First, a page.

GENEVA, Feb 12 (Reuters) - Forty countries including Japan and the European Union have agreed on a draft U.N. regulation for advanced emergency braking systems (AEBS) for new cars and light commercial vehicles from early 2020, a U.N. agency said on Tuesday.
The new regulation, compulsory for countries that adopt it at a June session, will impose strict and harmonised requirements for automatic braking at speeds of up to 60 kms per hour to save lives, especially in urban settings, the U.N. Economic Commission for Europe (UNECE) said.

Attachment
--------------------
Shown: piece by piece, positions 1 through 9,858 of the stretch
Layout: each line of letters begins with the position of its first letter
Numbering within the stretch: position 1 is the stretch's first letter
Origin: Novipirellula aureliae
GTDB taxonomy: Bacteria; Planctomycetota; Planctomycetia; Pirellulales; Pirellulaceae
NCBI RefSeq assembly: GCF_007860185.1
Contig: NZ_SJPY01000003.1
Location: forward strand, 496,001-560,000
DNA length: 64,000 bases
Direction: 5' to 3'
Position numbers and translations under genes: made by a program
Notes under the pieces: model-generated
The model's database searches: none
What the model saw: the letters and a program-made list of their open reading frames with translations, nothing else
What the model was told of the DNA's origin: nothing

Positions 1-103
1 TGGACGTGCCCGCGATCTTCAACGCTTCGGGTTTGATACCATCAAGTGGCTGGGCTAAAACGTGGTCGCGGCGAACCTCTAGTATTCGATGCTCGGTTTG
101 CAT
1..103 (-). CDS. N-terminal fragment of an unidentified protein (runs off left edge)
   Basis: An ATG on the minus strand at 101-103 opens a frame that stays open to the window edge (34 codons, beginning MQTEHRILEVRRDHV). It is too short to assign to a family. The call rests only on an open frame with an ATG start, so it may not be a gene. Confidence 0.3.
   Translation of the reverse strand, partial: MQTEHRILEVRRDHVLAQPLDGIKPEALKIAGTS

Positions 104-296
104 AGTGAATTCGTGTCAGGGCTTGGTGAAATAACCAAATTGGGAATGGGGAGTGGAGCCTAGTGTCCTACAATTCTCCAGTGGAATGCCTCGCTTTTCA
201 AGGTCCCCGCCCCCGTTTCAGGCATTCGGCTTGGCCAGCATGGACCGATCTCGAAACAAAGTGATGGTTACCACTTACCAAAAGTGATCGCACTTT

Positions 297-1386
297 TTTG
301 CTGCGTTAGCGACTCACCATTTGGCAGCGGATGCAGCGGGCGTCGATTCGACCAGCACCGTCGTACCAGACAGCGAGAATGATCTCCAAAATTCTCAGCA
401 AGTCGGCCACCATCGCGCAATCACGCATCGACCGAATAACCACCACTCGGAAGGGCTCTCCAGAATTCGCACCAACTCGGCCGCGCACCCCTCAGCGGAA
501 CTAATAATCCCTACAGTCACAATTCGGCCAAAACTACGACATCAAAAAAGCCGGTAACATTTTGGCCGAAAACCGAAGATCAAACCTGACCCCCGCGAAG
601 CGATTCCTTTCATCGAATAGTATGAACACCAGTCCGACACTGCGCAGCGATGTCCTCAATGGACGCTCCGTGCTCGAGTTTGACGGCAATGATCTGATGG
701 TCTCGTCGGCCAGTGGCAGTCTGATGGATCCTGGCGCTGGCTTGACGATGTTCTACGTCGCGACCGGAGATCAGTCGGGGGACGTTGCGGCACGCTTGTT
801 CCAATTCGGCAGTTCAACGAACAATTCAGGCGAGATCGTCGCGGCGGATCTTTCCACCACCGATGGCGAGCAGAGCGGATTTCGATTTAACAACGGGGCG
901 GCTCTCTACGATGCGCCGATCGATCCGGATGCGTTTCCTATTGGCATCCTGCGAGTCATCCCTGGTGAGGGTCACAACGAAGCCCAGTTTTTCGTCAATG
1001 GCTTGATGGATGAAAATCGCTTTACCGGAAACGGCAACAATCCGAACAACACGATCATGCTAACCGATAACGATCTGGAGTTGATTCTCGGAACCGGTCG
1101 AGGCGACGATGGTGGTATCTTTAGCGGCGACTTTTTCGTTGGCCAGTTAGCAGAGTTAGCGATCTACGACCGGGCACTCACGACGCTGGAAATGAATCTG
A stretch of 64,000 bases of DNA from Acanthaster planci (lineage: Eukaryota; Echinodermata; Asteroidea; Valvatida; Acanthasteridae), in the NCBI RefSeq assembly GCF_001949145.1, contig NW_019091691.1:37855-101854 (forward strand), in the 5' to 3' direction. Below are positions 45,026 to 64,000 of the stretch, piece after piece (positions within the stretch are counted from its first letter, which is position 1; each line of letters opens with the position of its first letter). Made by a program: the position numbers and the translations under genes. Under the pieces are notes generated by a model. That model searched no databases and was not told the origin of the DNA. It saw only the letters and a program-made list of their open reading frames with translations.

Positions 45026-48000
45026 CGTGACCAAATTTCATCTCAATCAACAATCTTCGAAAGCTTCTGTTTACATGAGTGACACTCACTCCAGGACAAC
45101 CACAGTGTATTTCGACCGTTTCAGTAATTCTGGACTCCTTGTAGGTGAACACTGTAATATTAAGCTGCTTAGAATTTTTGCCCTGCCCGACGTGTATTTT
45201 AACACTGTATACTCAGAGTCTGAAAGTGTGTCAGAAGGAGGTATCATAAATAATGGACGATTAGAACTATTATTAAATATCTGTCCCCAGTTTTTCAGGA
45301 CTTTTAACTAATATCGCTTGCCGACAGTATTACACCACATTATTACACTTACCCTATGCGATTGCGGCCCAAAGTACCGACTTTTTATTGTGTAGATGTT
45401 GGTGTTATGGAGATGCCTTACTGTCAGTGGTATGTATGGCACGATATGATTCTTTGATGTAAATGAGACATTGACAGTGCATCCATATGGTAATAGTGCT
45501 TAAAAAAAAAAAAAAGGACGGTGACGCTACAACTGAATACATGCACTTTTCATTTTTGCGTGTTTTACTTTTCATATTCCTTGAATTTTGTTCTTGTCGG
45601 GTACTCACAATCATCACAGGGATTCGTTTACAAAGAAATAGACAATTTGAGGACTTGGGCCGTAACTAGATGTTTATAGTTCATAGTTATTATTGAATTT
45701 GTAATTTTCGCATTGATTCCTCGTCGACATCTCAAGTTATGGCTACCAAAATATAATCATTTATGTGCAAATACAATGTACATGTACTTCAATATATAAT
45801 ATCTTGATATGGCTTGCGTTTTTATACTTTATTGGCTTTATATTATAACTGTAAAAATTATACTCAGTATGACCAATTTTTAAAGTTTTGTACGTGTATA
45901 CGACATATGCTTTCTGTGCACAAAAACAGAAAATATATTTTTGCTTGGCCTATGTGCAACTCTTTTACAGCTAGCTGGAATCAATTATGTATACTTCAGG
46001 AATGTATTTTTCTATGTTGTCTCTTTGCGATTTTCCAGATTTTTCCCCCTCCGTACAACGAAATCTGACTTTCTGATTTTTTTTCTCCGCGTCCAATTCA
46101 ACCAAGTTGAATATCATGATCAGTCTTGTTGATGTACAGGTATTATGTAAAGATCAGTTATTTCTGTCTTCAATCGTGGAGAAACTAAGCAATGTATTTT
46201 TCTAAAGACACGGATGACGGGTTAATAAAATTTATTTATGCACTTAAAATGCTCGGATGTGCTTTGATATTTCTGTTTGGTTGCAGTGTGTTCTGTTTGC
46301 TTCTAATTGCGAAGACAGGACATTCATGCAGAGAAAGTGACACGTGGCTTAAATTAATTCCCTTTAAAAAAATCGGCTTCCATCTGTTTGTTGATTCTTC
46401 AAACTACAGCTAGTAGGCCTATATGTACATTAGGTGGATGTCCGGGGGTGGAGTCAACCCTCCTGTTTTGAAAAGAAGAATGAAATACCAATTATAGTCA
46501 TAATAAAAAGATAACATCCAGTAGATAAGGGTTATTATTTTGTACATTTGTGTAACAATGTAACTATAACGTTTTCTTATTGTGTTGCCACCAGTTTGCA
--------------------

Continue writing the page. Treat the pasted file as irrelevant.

Japan and the EU have said the new AEBS system will become mandatory, representing some 4 million and 15 million new cars respectively each year, the statement said. “It activates the brake to stop a crash and that’s it ... It will not drive, it will brake,” UNECE spokesman Jean Rodriguez told a briefing.
Reporting by Stephanie Nebehay; Editing by Catherine Evans